It's a friendly rivalry that stretches from year to year.
Each fall, master gardeners in Sacramento and Placer counties release new calendars and gardening guides, separately tailored to their individual locales. Both calendars are available online as well as for sale at special events and local nurseries.
In trying to give their gardening patrons something different, the two groups this year independently hit on the same theme: gardening myths.
"We had no idea," said Pauline Sakai, Placer's calendar co-chairman. "There was no communication between the two teams. It blew my mind."
Said Mindy Cecchettini, Sacramento's marketing director, "It is interesting. It certainly wasn't planned. But it's a broad topic. There are a lot of myths out there."
Celebrating its 30th anniversary, the Placer County Master Gardeners issued a 13-month (January to January) 2013 Gardener's Companion titled "Garden Myths Busted!"
Thinking along the same garden path, the Sacramento County Master Gardeners published the "2013 Gardening Guide and Calendar: Gardens De-Myth-tified."
Both groups are part of the UC Cooperative Extension but work as separate organizations. Showing the range of their topic, the two calendar teams came up with very different sets of myths.
Take January, for example.
Sacramento tackles this myth: "Wound dressing helps tree pruning cuts heal and prevents pest damage." (The statement is false; sealing in moisture decay, wound dressing promotes damage and prevents healing, say the master gardeners.)
Meanwhile, Placer County dealt with this maxim: "Always select plants that are rated for your hardiness zone." (That's true with exceptions.)
With an eye toward the seasons, the two groups bust myth after myth with very little overlap.
"When we premiered the calendar at Harvest Day, we heard lots of comments 'My grandmother used to do that' or 'My granddad always did that,' " Cecchettini said. "This dispels some of those things that, by experience or research, we now know don't really work well."
Filled with attractive garden photos, both publications are far more than calendars. They're packed with useful gardening information.
Sacramento's guide features monthly rainfall and temperature averages, irrigation pointers, links to University of California pest notes, glossary, basics for beginners and a detailed, month-by-month planting guide.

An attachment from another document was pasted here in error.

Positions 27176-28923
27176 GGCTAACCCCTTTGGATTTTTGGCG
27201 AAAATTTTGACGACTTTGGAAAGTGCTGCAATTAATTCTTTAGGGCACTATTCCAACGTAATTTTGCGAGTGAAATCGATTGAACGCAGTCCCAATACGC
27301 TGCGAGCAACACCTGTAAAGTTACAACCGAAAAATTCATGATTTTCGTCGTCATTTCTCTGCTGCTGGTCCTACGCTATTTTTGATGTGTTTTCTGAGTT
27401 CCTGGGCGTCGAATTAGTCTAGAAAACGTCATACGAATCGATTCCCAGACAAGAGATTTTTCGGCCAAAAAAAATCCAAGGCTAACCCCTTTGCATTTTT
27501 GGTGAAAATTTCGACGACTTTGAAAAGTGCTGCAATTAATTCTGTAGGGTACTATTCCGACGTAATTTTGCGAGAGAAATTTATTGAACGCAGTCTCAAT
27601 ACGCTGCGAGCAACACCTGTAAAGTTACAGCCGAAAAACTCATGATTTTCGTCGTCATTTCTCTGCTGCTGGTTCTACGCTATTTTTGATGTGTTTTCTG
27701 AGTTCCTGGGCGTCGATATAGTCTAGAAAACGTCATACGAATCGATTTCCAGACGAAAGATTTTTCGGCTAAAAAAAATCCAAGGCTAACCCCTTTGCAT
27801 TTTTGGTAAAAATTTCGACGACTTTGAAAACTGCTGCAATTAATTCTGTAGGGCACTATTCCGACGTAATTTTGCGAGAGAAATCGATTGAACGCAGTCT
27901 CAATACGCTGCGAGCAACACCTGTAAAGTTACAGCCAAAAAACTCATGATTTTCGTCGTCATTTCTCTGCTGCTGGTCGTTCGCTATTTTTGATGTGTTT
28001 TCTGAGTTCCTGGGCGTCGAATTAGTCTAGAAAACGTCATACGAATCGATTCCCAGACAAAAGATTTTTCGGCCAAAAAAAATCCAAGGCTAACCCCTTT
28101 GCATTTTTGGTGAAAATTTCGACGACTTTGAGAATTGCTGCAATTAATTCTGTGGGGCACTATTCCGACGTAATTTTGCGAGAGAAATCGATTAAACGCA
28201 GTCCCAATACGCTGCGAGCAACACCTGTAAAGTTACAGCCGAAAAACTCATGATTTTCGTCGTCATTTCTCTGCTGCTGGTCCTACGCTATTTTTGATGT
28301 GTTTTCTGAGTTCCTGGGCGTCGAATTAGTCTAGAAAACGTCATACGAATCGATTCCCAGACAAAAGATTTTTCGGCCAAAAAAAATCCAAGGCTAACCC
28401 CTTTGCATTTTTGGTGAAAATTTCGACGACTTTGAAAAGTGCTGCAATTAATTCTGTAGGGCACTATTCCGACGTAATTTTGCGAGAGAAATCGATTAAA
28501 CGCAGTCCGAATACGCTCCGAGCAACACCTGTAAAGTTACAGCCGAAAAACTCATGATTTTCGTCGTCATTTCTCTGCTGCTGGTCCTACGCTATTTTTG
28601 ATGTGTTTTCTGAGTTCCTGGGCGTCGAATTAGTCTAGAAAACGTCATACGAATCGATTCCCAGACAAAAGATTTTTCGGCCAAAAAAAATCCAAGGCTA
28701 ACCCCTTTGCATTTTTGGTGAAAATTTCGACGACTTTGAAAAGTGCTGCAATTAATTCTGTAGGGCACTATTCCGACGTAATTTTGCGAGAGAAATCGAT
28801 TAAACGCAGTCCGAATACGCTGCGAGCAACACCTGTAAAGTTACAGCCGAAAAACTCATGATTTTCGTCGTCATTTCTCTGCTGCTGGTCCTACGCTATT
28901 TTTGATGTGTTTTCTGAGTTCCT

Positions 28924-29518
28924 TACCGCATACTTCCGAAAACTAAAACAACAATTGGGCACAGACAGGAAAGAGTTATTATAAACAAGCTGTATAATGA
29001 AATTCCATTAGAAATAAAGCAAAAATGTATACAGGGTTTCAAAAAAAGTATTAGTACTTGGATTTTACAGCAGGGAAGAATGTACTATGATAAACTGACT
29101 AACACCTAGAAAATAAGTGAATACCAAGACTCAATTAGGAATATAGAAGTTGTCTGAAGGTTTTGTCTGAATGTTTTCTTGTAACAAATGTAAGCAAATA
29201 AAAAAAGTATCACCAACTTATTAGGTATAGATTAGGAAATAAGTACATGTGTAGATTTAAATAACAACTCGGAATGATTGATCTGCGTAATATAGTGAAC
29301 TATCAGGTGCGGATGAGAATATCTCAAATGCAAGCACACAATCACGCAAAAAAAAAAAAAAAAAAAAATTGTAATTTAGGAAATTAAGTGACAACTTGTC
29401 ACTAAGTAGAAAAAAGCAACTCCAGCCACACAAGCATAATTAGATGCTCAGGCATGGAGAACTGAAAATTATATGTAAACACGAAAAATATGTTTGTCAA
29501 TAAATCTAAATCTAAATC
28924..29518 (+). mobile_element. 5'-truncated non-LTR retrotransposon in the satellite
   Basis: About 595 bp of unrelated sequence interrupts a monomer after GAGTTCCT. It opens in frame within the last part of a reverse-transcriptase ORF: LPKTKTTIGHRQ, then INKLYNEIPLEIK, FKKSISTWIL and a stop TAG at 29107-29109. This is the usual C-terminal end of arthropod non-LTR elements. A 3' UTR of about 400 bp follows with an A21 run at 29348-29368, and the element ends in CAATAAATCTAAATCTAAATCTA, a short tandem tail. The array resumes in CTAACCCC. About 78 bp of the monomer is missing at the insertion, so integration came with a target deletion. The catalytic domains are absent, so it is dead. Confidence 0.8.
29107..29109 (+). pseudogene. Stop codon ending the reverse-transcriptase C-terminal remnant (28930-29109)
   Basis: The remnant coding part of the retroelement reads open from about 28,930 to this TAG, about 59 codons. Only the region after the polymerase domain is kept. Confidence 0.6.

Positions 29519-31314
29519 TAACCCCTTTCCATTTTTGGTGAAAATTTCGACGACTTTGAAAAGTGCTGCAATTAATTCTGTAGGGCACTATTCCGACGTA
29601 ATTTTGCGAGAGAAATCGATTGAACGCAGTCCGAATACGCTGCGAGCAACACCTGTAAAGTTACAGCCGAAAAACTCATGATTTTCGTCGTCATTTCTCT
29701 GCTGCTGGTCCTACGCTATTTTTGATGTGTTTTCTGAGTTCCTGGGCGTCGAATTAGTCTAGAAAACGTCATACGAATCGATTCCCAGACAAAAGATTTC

Placer's gardening companion offers day-by-day tips and to-do lists, and a guide to online and print resources. In addition, Placer County offers something new: a fresh produce reminder.
"What's at the Market" lists the locally grown fruit and vegetables shoppers should expect to find each month in stores and farmers markets.
As its extra, Sacramento's calendar offers monthly day-trip suggestions to area nature preserves and local public gardens such as the Phoenix Field Vernal Pools and Rio Linda's Pioneer Memorial Rose Garden.
Both publications stress the same thing: garden education.
"That's our primary goal," Cecchettini said. "This is good educational material. It resonates with the public. They want to see tested, well-researched advice."
Said Sakai, "We have a following now. People actually look for our calendar. Outreach is our No. 1 goal. And the money also helps support our programs."
Mums the word
This weekend, the Sacramento Chrysanthemum Society celebrates its 65th birthday with hundreds of eye-catching mums some of them 6 to 8 inches across. The gigantic blooms will compete for top honors at the society's annual show at the Shepard Garden and Arts Center.
"We're having a really late bloom this year, but with the change in the weather, we should have lots of flowers on the tables," said co-chair Martha Hackett of Orangevale.
In addition to the bloom competition, the show features many flower arrangements with themes inspired by the society's age such as "Seniors on Skateboards," "Snow Birds," "There's Less Spring in Our Step" and "Where Are My Pills?"
Jeff MacDonald, who won several awards at last weekend's 69th annual National Chrysanthemum Society show near Portland, Ore., will be among the arrangers.
Which will be best of those mum-packed interpretations? That will be up to the public to decide. Patrons at the show will vote for Best of Show arrangement honors.
Mum lovers can take home flowers and plants this weekend, too, with a large selection offered for sale at the show.
The timing is right. Symbolic of compassion and friendship, chrysanthemums are the traditional flower of November. And that's no myth.
65TH ANNUAL SACRAMENTO CHRYSANTHEMUM SOCIETY SHOW AND SALE
Where: Shepard Garden and Arts Center, 3330 McKinley Blvd., Sacramento
When: 1-4 p.m. today, 10 a.m.-3 p.m. Sunday
Details: (916) 988-6081
MASTER GARDENER CALENDARS
Get your Sacramento County Master Gardeners 2013 Gardening Guide and Calendar ($11 plus shipping) online at: ucanr.org/sites/sacmg. The calendar also is available at the UC Cooperative Extension office, 4145 Branch Center Road, Sacramento, and at the following nurseries and garden stores: The Gifted Gardener, Capital Nursery, Green Acres, Fair Oaks Boulevard Nursery and Talini's.
Placer County Master Gardeners 13-month calendar and gardener's companion ($10 or five for $40) will be available at the master gardeners' booth at the Mountain Mandarin Festival, Nov. 16-18. The calendar also will be sold at two dozen locations in Placer, El Dorado and Nevada counties including Bushnell Gardens, High Hand and Eisley's nurseries (prices will vary). For the full list or to order the calendar online (for $13 including shipping), go to pcmg.ucanr.org.